“Follow all the instructions on the pitch and then afterwards, to travel home alone and shower at home. In the meantime, while at the pitch to wash hands on the way in. If it is thought necessary, there will be a sanitiser at the pitch in the car park at the entrance to the pitch, at pitchside and to wash hands at any time that is thought necessary.

“We would not think that there is any increased risk of transmitting the virus by going home and showering at home.

“We think that, for players following this protocol, there is very minimal risk of picking up the virus at training sessions or indeed of transmitting it.

“We think, in fact, with the protocols that we have in place, the GAA will be one of the safest places for a player to be. In fact, if you contrast that with going down to the local shopping centre or somewhere like that, the GAA pitch is probably the safest place they could be.”

Players will also have to fill out a health questionnaire and have their temperatures taken each time they go training or to a game. If their temperature is above 37.5 they must return home.

Screenshot 2020-06-05 at 8.06.05 p.m.

Contact training will not be permitted until social distancing measures are removed by the government but the GAA are optimistic the numbers are trending in the right direction.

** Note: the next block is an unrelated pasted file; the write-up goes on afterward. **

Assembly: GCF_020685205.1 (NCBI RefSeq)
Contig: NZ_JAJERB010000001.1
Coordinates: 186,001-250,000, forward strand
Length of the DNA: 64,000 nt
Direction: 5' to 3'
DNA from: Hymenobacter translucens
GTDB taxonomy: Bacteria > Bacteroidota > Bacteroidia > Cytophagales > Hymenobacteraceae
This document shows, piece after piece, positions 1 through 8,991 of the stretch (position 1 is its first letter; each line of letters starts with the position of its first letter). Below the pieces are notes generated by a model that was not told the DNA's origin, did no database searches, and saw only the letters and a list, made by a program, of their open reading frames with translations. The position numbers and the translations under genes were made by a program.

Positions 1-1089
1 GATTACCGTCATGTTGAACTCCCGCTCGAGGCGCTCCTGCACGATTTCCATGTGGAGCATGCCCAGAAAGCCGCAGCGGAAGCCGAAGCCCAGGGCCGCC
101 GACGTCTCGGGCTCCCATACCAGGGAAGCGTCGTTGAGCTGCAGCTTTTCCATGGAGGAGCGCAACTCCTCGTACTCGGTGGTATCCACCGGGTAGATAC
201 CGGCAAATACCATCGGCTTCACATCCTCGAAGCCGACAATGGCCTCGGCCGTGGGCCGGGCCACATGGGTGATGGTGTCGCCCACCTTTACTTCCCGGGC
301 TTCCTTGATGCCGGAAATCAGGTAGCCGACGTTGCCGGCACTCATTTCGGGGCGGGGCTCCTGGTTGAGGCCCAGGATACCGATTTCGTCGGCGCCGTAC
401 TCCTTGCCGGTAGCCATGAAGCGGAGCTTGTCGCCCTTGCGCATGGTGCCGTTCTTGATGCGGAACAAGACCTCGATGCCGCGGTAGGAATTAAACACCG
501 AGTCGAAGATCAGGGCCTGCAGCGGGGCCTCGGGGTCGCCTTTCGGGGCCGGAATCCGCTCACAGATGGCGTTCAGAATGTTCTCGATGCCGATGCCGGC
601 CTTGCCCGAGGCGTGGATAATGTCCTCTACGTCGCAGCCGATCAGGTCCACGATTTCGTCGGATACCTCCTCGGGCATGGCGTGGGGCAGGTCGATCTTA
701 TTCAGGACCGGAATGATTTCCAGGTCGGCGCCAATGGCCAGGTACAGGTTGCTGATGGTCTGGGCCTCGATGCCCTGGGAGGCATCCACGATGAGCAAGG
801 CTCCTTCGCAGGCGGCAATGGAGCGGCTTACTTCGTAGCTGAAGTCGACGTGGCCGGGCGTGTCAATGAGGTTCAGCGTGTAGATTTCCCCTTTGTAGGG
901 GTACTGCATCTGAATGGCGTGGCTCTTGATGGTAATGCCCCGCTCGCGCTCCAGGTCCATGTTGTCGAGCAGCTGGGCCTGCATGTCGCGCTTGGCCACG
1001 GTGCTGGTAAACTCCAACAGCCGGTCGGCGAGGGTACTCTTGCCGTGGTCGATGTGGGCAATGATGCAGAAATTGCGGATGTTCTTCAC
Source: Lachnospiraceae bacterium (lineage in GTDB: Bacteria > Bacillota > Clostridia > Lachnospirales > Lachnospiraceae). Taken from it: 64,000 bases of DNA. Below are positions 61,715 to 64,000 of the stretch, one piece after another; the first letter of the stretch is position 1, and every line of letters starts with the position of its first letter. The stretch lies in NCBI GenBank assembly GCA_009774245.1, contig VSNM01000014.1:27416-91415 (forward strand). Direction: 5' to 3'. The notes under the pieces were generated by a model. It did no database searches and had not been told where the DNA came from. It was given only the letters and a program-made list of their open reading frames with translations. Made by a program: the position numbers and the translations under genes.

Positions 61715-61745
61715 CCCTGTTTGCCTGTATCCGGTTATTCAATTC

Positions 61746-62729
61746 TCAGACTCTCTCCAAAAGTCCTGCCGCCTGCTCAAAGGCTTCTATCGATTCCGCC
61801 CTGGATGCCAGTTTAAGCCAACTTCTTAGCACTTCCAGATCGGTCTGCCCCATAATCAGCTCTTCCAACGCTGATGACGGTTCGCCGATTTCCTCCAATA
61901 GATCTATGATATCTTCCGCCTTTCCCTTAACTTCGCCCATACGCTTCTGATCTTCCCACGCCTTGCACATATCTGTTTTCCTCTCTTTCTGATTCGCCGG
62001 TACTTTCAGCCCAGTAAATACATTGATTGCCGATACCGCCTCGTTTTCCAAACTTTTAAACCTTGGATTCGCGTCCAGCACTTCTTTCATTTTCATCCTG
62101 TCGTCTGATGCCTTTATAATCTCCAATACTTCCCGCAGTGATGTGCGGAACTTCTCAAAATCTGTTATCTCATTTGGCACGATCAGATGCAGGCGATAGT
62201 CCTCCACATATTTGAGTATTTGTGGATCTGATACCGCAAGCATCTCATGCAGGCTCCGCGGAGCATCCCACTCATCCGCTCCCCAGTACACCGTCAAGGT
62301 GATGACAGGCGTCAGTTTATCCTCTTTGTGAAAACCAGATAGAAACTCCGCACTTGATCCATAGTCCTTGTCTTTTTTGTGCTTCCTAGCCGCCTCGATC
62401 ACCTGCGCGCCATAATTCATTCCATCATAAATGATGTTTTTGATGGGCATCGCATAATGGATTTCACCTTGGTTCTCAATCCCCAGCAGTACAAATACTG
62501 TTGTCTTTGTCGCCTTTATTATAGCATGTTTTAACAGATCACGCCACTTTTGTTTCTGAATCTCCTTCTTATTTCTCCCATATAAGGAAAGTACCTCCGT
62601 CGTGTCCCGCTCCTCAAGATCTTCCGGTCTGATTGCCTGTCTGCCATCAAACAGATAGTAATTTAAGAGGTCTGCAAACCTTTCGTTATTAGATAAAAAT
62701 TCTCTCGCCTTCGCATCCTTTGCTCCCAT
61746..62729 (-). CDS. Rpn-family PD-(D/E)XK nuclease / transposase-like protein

“If social distancing remains two meters, then there cannot be contact,” explained Moran. 

“However, the trends over the last few weeks is that the R-value was decreased, our intensive care and hospitals are almost empty of Covid patients and the mortality rate has decreased dramatically.

“All the indications are that over the next few weeks is that the situation will settle. If the first step goes well, players going back to training with two metres of distancing, then we would be able to progress to contact training.

“But there are no absolute guarantees about anything. This is a fluid situation, it is still evolving.”

Elsewhere, McGill said he does not envisage any problems over inter-county managers being denied access to players until 14 September.

“I think it’s practical. I don’t expect managers to be happy, far from it, but that’s a very different thing to whether it is practical or not.

“There is a cake here that has to be divided among a massive amount of participants. The overwhelming body of participants are club players so I think on any terms if you are given a full month to prepare a team, that’s plenty.

“We would love to be able to give inter-county team managers more, we would love to be able to give the club more. It is just not possible in the constraints.”

The GAA’s preference remains to complete the remaining rounds of the Allianz Leagues but no decision has been made on it yet.

Finally, Horan confirmed that the GAA’s roadmap also applies to the LGFA and Camogie Association.

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Kevin O'Brien